... Backed by the full weight of President Barack Obama’s call to service and the institutional weight of the NEA, the conference call was billed as an opportunity for those in the art community to inspire service in four key categories, and at the top of the list were “health care” and “energy and environment.” The service was to be attached to the President’s United We Serve campaign, a nationwide federal initiative to make service a way of life for all Americans.
It sounded, how should I phrase it…unusual, that the NEA would invite the art community to a meeting to discuss issues currently under vehement national debate. I decided to call in, and what I heard concerned me.
The people running the conference call and rallying the group to get active on these issues were Yosi Sergant, the Director of Communications for the National Endowment for the Arts; Buffy Wicks, Deputy Director of the White House Office of Public Engagement; Nell Abernathy, Director of Outreach for United We Serve; Thomas Bates, Vice President of Civic Engagement for Rock the Vote; and Michael Skolnik, Political Director for Russell Simmons.
We were encouraged to bring the same sense of enthusiasm to these “focus areas” as we had brought to Obama’s presidential campaign, and we were encouraged to create art and art initiatives that brought awareness to these issues. Throughout the conversation, we were reminded of our ability as artists and art professionals to “shape the lives” of those around us. The now famous Obama “Hope” poster, created by artist Shepard Fairey and promoted by many of those on the phone call, and will.i.am’s “Yes We Can” song and music video were presented as shining examples of our group’s clear role in the election.
Obama has a strong arts agenda, we were told, and has been very supportive of both using and supporting the arts in creative ways to talk about the issues facing the country. We were “selected for a reason,” they told us. We had played a key role in the election and now Obama was putting out the call of service to help create change. We knew “how to make a stink,” and were encouraged to do so. [emphasis added]
And if you think that my fear regarding the arts becoming a tool of the state is still unfounded, I leave you with a few statements made by the NEA to the art community participants on the conference call. "This is just the beginning. This is the first telephone call of a brand new conversation. We are just now learning how to really bring this community together to speak with the government. What that looks like legally?... bare [sic] with us as we learn the language so that we can speak to each other safely...." [emphasis added, italics in original]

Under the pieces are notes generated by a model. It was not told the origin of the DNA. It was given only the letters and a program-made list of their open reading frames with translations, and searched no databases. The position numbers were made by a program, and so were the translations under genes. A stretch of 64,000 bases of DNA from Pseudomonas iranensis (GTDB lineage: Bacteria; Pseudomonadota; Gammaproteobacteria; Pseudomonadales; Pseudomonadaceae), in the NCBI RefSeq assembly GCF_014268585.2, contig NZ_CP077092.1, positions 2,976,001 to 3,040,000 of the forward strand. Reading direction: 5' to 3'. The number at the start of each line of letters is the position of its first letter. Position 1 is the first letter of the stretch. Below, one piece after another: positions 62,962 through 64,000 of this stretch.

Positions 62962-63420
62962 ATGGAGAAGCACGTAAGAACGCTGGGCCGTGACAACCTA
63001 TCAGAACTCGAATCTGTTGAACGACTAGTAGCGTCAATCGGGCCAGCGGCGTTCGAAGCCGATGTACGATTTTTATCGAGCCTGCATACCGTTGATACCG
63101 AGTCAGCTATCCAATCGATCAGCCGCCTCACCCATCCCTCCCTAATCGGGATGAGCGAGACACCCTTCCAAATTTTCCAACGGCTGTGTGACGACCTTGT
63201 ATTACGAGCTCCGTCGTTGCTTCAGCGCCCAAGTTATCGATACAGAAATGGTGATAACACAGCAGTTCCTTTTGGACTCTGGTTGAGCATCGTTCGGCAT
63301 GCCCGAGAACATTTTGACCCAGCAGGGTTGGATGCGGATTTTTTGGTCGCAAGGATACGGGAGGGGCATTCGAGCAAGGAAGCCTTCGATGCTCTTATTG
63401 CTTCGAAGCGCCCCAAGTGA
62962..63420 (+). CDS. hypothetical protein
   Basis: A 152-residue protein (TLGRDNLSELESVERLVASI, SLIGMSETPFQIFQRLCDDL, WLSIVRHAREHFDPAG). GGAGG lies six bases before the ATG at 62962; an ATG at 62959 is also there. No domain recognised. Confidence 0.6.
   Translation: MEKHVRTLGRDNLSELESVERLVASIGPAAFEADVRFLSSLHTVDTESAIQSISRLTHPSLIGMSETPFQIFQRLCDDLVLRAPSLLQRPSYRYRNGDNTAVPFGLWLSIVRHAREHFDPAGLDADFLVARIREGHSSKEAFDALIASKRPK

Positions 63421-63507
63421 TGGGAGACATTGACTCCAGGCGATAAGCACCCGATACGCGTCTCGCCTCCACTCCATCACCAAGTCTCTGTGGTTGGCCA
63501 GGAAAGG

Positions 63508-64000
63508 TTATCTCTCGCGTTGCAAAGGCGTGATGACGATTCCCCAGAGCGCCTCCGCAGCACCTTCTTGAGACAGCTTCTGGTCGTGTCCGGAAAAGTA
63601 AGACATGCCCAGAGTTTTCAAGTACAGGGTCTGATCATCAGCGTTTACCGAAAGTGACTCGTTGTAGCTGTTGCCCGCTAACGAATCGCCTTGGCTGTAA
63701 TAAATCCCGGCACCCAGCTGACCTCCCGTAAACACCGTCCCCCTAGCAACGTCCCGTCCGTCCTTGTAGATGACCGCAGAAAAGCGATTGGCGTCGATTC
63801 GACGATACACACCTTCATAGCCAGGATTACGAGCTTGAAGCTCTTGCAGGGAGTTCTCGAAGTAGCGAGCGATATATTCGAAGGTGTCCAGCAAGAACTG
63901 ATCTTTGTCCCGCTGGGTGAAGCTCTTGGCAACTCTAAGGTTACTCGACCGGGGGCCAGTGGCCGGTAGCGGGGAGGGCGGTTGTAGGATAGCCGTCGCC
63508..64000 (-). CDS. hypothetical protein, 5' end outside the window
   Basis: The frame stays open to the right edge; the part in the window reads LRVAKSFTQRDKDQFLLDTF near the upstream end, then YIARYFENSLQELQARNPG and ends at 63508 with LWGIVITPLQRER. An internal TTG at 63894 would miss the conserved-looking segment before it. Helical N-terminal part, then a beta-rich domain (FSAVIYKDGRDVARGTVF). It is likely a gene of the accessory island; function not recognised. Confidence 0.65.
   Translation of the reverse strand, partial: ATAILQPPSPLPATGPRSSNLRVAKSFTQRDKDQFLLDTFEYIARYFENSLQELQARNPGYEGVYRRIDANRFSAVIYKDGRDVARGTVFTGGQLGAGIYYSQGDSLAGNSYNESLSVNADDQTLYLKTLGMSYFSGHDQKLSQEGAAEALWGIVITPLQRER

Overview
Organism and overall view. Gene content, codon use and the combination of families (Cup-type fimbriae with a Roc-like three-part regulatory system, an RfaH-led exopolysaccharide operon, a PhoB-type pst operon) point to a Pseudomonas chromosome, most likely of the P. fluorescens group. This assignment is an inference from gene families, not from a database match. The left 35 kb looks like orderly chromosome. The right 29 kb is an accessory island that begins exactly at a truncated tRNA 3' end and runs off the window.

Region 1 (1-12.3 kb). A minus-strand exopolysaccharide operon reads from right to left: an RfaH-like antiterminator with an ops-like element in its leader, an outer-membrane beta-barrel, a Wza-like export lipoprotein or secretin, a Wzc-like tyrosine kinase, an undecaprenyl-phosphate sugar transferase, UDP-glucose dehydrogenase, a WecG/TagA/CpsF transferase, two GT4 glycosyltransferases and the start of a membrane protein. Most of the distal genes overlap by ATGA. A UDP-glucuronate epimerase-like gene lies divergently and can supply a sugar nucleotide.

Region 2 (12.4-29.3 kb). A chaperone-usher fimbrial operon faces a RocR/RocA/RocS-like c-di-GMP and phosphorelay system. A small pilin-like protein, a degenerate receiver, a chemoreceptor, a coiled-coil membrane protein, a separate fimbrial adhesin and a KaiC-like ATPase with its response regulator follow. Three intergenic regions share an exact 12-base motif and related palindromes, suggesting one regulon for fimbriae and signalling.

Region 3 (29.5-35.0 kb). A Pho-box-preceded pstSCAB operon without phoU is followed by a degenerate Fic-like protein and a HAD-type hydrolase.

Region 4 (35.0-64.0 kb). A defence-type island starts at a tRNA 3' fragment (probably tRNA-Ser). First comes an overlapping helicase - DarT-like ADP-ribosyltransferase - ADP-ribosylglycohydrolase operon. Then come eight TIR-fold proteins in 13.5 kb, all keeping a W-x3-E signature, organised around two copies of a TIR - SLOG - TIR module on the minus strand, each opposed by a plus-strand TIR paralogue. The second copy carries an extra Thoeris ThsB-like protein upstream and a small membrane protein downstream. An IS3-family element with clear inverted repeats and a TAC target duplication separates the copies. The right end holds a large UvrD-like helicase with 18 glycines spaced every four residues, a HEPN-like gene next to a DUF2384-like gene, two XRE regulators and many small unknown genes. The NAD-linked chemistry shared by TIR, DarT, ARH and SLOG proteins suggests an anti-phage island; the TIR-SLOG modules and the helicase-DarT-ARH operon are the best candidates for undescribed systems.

Is the hair on your arms standing up yet?
Read the whole thing here. I suppose given that the taxpayer-funded National Endowment for the Arts is, as the author points out, the largest funder of the arts (and thus, artists) in the nation, it was only a matter of time before the Prophet Obama and his disciples sought to harness their creative output for his unholy agenda.
Once upon a time, not so long ago, artists got their street cred by challenging the Establishment. Now, apparently, they get street cred by working to advance its agenda. Sigh.
Note that the Nazis also were great "art lovers" who used art as a weapon to advance their political agenda. Indeed, in 1935 Hitler said this in a Party Day speech:
We shall discover and encourage the artists who are able to impress upon the State of the German people the cultural stamp of the Germanic race ... in their origin and in the picture which they present they are the expressions of the soul and the ideals of the community.
Indeed, as this article notes,
... the role of the artists was to either portray the German world as peaceful, or as drawn into a struggle for survival to defend it. Thus, art was to become one more weapon in the Nazi regime's arsenal. Hitler was a master manipulator, and understood the value of propaganda and artistic fervor. He also understood how to control people by threatening their job, family and existence. Artists who did not fall in with the party ideal risked their life. The artists glorified the German citizens, soldiers, and Hitler's ideals. The painters used their art to depict Hitler as the healing element that would cure the country's ills. They also painted the common "Volk" (folk) in everyday settings. The art of this racially pure country was to overcome differences in class and mold all of the people into one ideal. When not painting pastoral scenes or glorifying the war, the artists would turn their paint brushes against the Jew, depicting him as inhuman and inferior. [emphasis added] ...
How long before the Academy of Motion Picture Arts and Sciences adds Oscars for Best Actor and Actress in a propaganda film? Or best director? Who will be the next Leni Riefenstahl? Can another Triumph of the Will opus be far behind? Of course, some would say the current Oscars already reward such propaganda films, often under the rubric of "Best Documentary" -- An Inconvenient Truth, anyone?
Welcome to Amerika, and the Great Reich of Hope and Chains.